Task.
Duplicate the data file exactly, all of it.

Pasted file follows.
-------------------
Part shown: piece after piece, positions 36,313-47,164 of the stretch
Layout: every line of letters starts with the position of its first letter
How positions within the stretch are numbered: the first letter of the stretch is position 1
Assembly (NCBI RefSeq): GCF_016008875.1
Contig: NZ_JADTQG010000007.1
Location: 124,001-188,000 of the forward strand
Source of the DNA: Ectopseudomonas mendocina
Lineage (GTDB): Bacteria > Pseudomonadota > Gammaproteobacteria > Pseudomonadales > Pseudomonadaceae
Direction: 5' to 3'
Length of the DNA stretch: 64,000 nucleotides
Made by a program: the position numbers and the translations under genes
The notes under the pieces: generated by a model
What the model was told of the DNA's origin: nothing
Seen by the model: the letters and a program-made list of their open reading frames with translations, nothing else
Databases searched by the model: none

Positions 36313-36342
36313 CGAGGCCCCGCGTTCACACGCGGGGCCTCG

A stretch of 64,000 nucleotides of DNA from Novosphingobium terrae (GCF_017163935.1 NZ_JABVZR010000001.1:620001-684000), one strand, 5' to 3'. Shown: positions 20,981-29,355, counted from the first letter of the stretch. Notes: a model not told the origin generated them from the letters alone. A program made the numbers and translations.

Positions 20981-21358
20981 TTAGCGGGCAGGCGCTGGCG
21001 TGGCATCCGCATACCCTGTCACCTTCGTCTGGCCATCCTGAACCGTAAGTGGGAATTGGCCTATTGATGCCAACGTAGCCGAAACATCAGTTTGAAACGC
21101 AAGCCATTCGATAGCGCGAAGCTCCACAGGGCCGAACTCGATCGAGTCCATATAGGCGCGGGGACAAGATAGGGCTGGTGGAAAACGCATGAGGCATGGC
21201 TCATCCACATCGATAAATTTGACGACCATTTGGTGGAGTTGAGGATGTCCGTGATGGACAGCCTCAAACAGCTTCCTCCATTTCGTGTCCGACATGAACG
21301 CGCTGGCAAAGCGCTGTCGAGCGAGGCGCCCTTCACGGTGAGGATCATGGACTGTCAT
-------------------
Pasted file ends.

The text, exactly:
Part shown: piece after piece, positions 36,313-47,164 of the stretch
Layout: every line of letters starts with the position of its first letter
How positions within the stretch are numbered: the first letter of the stretch is position 1
Assembly (NCBI RefSeq): GCF_016008875.1
Contig: NZ_JADTQG010000007.1
Location: 124,001-188,000 of the forward strand
Source of the DNA: Ectopseudomonas mendocina
Lineage (GTDB): Bacteria > Pseudomonadota > Gammaproteobacteria > Pseudomonadales > Pseudomonadaceae
Direction: 5' to 3'
Length of the DNA stretch: 64,000 nucleotides
Made by a program: the position numbers and the translations under genes
The notes under the pieces: generated by a model
What the model was told of the DNA's origin: nothing
Seen by the model: the letters and a program-made list of their open reading frames with translations, nothing else
Databases searched by the model: none

Positions 36313-36342
36313 CGAGGCCCCGCGTTCACACGCGGGGCCTCG

A stretch of 64,000 nucleotides of DNA from Novosphingobium terrae (GCF_017163935.1 NZ_JABVZR010000001.1:620001-684000), one strand, 5' to 3'. Shown: positions 20,981-29,355, counted from the first letter of the stretch. Notes: a model not told the origin generated them from the letters alone. A program made the numbers and translations.

Positions 20981-21358
20981 TTAGCGGGCAGGCGCTGGCG
21001 TGGCATCCGCATACCCTGTCACCTTCGTCTGGCCATCCTGAACCGTAAGTGGGAATTGGCCTATTGATGCCAACGTAGCCGAAACATCAGTTTGAAACGC
21101 AAGCCATTCGATAGCGCGAAGCTCCACAGGGCCGAACTCGATCGAGTCCATATAGGCGCGGGGACAAGATAGGGCTGGTGGAAAACGCATGAGGCATGGC
21201 TCATCCACATCGATAAATTTGACGACCATTTGGTGGAGTTGAGGATGTCCGTGATGGACAGCCTCAAACAGCTTCCTCCATTTCGTGTCCGACATGAACG
21301 CGCTGGCAAAGCGCTGTCGAGCGAGGCGCCCTTCACGGTGAGGATCATGGACTGTCAT